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Building Character in Our ChildrenI think we all agree that we strive to raise children with strong core values. This foundation is laid at home and cannot be easily obtained anywhere else. Different families might choose to focus on different values. I asked a question on three most important character traits for children on my Facebook page, and got very different answers. My husband and I have been spending a lot of time discussing this – what traits we want to see in our daughter and how to help her grow into a responsible and caring adult. Our core values to focus on are kindness, responsibility, and perseverance.
Do Rewards Help to Build Character?
My husband and I also spent hours discussing Punished by Rewards by Alfie Kohn and Drive by Daniel H. Pink. Both books make a very convincing case against using rewards to motivate children. Research shows that giving rewards is a slippery slope of replacing intrinsic motivation with dependency on external factors. I could observe it first hand in my early attempts to motivate my young toddler with prizes. I discovered then, to my dismay, that she wouldn’t do a more difficult task unless there was a “payout” associated with it, and it took much longer time to wean her off rewards than to get her addicted to them. I highly recommend both books to new parents considering reward systems for their children. You can also read through my earlier review of Drive by Daniel H. Pink.
5 Ways to Recognize Children’s Efforts
I am well aware that theory and practice don’t always go hand-in-hand. Some kids, including mine, are competitive by nature and are motivated to do more when they experience external recognition. As in other things in parenting, there is a balance that will be different for every family and will require shifting as kids get older. I can share what works for us now when our daughter is a second grader.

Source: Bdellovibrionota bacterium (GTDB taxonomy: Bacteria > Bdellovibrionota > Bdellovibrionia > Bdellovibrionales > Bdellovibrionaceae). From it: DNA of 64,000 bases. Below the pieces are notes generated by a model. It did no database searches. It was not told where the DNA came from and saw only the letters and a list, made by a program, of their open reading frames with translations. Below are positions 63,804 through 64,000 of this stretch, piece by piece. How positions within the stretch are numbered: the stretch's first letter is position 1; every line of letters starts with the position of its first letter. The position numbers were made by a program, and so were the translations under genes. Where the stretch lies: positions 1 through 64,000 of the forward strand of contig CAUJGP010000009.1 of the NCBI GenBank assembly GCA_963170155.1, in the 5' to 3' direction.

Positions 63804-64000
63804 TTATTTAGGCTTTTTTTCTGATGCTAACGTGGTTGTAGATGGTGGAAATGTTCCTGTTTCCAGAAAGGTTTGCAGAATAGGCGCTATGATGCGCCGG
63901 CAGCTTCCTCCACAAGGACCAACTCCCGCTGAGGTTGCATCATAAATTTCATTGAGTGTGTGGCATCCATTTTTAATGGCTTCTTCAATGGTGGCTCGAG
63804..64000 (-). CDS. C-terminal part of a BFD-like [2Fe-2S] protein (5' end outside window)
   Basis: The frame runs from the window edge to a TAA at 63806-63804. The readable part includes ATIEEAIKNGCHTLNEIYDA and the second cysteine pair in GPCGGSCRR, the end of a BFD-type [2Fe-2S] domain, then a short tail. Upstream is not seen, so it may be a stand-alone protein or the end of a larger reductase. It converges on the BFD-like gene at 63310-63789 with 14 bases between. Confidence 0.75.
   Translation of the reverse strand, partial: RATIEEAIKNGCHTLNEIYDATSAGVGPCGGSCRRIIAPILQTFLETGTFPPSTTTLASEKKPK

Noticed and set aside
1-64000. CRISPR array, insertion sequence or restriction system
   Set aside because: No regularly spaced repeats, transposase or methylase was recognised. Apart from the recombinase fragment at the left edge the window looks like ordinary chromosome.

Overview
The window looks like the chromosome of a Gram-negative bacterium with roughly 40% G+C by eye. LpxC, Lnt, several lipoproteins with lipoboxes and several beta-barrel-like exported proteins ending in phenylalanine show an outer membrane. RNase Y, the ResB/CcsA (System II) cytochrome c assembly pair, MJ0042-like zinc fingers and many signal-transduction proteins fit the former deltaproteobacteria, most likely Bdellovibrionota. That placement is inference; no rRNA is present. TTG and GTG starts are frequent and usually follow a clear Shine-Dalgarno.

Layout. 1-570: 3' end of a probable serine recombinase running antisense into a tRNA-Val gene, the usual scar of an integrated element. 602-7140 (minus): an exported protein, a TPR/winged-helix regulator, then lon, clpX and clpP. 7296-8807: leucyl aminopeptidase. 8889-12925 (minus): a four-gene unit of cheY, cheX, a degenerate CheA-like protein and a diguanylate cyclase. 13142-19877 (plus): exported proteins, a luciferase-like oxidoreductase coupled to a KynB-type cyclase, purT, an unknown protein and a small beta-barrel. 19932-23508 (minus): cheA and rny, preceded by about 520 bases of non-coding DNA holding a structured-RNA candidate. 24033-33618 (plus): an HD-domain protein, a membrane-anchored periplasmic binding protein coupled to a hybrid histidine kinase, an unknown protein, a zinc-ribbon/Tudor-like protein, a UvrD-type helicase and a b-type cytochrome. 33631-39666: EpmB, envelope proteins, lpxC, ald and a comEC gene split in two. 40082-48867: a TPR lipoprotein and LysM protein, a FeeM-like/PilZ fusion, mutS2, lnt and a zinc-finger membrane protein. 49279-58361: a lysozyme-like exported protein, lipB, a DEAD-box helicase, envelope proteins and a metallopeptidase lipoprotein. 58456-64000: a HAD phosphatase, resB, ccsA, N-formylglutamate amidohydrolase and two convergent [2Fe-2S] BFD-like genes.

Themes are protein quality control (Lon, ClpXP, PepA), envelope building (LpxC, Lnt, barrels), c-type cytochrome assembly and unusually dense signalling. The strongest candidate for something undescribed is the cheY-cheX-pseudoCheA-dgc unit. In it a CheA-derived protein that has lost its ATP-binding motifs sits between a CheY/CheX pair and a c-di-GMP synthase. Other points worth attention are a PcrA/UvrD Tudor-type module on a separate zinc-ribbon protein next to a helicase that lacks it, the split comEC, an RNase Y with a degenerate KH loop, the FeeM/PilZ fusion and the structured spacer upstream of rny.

- She gets an allowance, but it’s not tied to performance. It’s the same amount every week and we plan to raise it as she gets older.
- Focusing on effort, not on the result while giving feedback. Often our daughter wants us to “grade” whatever she is working on. We make our best effort to redirect her attention to amount of effort she put in and also ask her to self-reflect, grade her own work, and explain her point of view to us.
- Moving from rewards given by others to self-rewarding. We, adults, give ourselves rewards for difficult tasks and we encourage our daughter to reward herself with activities that she enjoys doing. Usually her award of choice is more computer time.
- Value coins. This is something that we borrowed from Smarty’s school where students earn coins for their class for actions that reflect school values known in her school as 4Bs (Be Safe, Be Respectful, Be Responsible, Be Caring). We introduced a similar system at home where we add a coin to a glass cylinder when we “catch” her being responsible, kind, or working hard without giving up. In other words, she cannot “earn” these points, she can only get it by living the value. Most of the coins she earned so far were for being responsible.
- Mini-celebrations. We believe in celebrating milestones, but prefer this celebration to come as a surprise to our daughter, not as an expected reward. For example, we celebrated her passing a swim test by going for an ice cream, or we celebrated her reaching 50,000 points in Khan Academy by going to Jamba Juice. She loves these surprises, and she knows that her efforts are acknowledged by us.
Your Turn:How do you handle rewards in your house?
- The Risks of Rewards by Alphie Kohn
- Motivating Learning in Young Children by National Association of School Psychologists
- Intrinsic Motivation from Parenting Gifted Children
- How Can I Motivate My Child Without Spoiling Him? from Examiner